Pfizer Booster Approved for Australia

By Caden Pearson
Caden Pearson
Caden Pearson
Caden Pearson is a reporter based in Australia, with a background in screenwriting and documentary. Contact him at caden.pearson@epochtimes.com.au
October 27, 2021 Updated: October 27, 2021

Australia’s medicine regulator has provisionally approved the Pfizer COVID-19 booster doses for people aged 18 and older.

The third booster shot can now be administered six months after completing the first two-dose vaccination regime.

The Therapeutic Goods Administration (TGA) has said that the third Pfizer booster shot can be given to people even if their first two doses were any of the other registered COVID-19 vaccines: AstraZeneca or Moderna.

However, the TGA has said data on the use of the Pfizer shot as a booster with AstraZeneca or Moderna was limited.

The regulator also said that people who have completed two doses of Pfizer’s COMIRNATY vaccine should preferably receive the Pfizer booster dose.

The Australian Technical Advisory Group on Immunisation (ATAGI) will soon provide the government with further advice on the use of the boosters.

According to Courier Mail, Prime Minister Scott Morrison told the Today show the government has been “working steadfastly” on the booster program for some time.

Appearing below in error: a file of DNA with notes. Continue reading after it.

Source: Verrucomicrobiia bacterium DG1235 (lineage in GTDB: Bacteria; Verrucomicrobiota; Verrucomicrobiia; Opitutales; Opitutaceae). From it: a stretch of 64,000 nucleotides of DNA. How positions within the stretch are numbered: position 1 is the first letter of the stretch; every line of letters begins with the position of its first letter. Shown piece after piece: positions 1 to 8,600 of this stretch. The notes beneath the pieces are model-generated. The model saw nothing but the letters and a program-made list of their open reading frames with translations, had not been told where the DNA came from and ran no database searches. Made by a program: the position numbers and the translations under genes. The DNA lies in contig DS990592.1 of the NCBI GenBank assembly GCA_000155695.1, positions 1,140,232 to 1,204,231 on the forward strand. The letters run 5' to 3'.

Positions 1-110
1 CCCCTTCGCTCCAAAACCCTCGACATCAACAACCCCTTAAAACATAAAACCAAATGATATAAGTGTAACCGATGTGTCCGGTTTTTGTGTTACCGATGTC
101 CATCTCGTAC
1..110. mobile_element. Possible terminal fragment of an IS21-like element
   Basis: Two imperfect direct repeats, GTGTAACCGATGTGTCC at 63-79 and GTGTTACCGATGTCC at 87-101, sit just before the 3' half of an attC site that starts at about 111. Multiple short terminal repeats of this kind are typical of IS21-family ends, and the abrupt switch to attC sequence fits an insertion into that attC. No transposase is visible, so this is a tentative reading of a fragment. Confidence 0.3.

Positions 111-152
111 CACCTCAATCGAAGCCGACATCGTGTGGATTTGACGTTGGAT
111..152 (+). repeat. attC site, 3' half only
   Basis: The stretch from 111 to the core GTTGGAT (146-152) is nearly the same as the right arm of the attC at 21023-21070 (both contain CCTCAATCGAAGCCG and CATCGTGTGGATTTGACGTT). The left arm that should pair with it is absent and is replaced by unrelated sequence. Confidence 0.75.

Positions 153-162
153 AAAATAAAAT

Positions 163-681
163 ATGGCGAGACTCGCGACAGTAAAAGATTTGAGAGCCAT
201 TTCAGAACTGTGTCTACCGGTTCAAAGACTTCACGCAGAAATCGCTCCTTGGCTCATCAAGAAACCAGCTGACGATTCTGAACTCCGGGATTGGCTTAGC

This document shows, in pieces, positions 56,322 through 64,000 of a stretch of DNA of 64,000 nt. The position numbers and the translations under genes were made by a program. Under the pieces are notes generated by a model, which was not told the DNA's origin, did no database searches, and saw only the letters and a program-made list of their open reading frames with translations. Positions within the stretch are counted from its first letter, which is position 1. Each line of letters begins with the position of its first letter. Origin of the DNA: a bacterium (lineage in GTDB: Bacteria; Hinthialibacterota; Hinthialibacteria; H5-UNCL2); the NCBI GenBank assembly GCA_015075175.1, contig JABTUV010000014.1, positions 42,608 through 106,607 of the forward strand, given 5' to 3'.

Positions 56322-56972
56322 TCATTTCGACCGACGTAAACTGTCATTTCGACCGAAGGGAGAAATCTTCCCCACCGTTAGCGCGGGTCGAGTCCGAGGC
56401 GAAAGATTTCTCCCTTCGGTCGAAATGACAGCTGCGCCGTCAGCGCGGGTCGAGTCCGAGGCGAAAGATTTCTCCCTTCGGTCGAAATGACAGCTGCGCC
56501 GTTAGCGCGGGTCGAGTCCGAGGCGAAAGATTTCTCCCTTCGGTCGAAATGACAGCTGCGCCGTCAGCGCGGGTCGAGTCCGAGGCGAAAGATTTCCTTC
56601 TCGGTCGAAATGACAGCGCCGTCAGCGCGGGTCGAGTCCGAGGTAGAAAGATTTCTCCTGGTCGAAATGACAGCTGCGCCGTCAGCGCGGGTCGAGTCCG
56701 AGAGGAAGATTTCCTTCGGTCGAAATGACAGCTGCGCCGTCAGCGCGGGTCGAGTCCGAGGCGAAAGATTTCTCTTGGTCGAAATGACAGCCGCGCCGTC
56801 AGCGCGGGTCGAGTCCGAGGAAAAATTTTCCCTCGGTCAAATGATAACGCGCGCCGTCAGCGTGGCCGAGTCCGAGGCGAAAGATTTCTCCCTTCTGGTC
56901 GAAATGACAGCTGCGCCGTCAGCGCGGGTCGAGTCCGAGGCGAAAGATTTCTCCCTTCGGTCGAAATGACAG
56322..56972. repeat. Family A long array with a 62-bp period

He said the national cabinet would discuss the matter next week.

“We will be starting with those in aged care facilities like we did with the vaccine.

“We will be looking at [how] … the states will be keeping a fair bit of their infrastructure in place to deliver that.

“We will obviously be leaning heavily on the primary health network, on pharmacists and GPs who have done the heavy lifting on getting these vaccination rates which … are higher than the UK,” he said.

Federal Health Minister Greg Hunt said the booster program would make Australia one of the most highly vaccinated countries in the world.

“We want to encourage every Australian that is eligible to continue to come forward and complete their primary course and when they are due six months plus to come forward for their boosters,” Hunt said.

People aged 12 and over who are severely immunocompromised may also be given a third dose at least 28 days after the second dose, per ATAGI advice, according to a statement by the TGA.

“TGA provisionally approved the booster dose following careful evaluation of the available data supporting safety and efficacy,” a TGA release said. “The TGA’s decision was also informed by expert advice from the Advisory Committee on Vaccines, an independent committee with scientific, clinical and consumer representation.”

The Pfizer booster has also received emergency authorisation or regulatory approval in the United States, Europe, and United Kingdom.

“The TGA continues to work very closely with international regulators to harmonise regulatory approaches, share information and where it speeds up evaluation, collaboratively review COVID-19 vaccines and treatments,” the TGA release said.

Caden Pearson is a reporter based in Australia, with a background in screenwriting and documentary. Contact him at caden.pearson@epochtimes.com.au